Says who: Charlotte Swift, Silver
What’s so special: Wildlife safaris, remote islands, white sandy beaches and spectacular mountains scenes. The Highlands are the ultimate place to shake off the cobwebs.
Moments not to miss: Taking the train to Corrour and walking in countryside so unblemished that you’ll see more wildlife than modern life; feasting on venison stew at the Station House – the UK’s most remote restaurant – and spending a night at the beautifully restored Signal Box. Last but not least, contemplating dramatic formations as you island-hop, with basking sharks in the water and sea eagles up above.
Top tip: Visit in April, May or September to avoid the tourists and the worst of the midges.
Says who: Brian Williams, Gold
What’s so special: I run a coffee blog, where I write about all the coffee I’ve drunk on my travels – but Chester (and its coffee scene) will always have a special place in my heart.
Moments not to miss: A splurge at the city’s famous Rows, a two-tiered shopping arcade that’s stretched along half-timbered galleries dating back to the 13th century; a look inside the majestic Chester Cathedral (founded in 1092) as well as walks along the historic city walls and canals; and, of course, a great coffee shop. The city has tons (and you don’t have to be a coffee snob to enjoy them) but one of my favourites is Obscure Coffee on Lower Bridge Street with its sunny little counter.
Top tip: Visit by train for easy access to the city centre. Plus, the station is a magnificent reminder of a bygone age of rail travel.
Says who: Jayesh Patel, Bronze
What’s so special: This slow-winding stretch of lock-free waterways connect quaint villages and mediaeval market towns with wildlife-rich marshes and ancient woodlands. A self-drive houseboat is the best way to explore.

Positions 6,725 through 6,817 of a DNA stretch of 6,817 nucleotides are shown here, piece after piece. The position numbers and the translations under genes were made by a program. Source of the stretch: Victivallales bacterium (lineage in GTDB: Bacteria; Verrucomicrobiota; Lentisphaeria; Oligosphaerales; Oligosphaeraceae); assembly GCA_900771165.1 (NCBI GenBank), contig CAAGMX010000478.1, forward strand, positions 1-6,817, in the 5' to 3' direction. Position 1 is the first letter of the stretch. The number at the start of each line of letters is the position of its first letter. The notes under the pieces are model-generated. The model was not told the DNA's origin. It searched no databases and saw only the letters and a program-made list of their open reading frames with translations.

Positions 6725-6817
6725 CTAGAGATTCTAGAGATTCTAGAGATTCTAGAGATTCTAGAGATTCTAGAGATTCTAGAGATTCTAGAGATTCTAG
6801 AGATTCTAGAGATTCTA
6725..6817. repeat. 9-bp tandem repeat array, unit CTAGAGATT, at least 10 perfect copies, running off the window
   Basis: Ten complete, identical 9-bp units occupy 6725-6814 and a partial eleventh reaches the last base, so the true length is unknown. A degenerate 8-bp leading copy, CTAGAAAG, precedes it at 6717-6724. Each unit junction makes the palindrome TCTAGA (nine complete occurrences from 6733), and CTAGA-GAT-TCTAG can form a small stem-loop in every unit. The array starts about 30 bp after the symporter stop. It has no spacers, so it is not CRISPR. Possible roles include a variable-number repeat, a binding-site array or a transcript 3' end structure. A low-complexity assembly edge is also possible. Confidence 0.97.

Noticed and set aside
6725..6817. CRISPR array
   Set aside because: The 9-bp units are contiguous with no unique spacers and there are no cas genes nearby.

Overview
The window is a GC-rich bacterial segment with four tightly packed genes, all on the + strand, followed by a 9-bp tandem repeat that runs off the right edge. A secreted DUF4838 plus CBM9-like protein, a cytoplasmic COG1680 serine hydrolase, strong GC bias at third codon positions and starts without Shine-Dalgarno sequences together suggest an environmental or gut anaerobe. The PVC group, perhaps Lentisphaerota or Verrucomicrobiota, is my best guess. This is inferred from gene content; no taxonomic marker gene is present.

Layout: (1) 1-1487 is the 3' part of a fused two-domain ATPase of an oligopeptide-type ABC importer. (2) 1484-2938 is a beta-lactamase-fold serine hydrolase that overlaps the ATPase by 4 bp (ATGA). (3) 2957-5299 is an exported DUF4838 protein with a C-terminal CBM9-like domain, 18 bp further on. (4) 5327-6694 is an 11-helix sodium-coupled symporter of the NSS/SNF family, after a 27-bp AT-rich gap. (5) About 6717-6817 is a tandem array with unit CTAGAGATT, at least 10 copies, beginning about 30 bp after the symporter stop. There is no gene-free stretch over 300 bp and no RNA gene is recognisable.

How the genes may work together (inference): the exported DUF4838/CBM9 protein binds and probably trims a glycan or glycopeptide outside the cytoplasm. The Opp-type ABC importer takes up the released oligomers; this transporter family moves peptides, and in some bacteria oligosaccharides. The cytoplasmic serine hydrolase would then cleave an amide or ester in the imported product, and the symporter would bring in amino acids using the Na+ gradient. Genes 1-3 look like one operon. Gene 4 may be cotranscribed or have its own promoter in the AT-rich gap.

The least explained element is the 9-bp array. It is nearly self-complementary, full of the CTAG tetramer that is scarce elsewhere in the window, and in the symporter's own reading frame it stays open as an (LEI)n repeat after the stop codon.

Moments not to miss: Stopping off at Ranworth Broad nature reserve, a 750km boardwalk that takes you through a tapestry of wet grassland teeming with birds and butterflies; exploring the ruins of St Benet’s Abbey, a monastery thought to date back to the ninth century (download an audio tour in advance); mooring at The Lion at Thurne for fish and chips (with a fiery sunset view, if you’re lucky).
Top tip: In peak season, it’s best to find a mooring spot by mid-afternoon (or even earlier for the most popular ones). And have a back-up stop in mind in case you can’t get into your first choice.
Says who: Kim Willis, Blue
What’s so special: Turquoise seas and idyllic coves – you’d be forgiven for thinking you were on a Greek island.
Moments not to miss: Fuelling up on fish and chips and ice cream at Finleys in Lulworth Cove, before hopping on to the South West Coastal Path to see Durdle Door’s giant sea-worn archway (pictured); braving a swim in the swell at this semi-protected crescent idyll; stretching your legs along the coast to Weymouth, with its endless multi-coloured beaches and dramatic limestone cliffs, regularly exclaiming, “Is this really England?”
Top tip: Drive out to the Jerk Shak in the beer garden at The Scott Arms near the magnificent Corfe Castle. Hey, if you can’t get to the Caribbean…
Says who: Bryony Bowie, Blue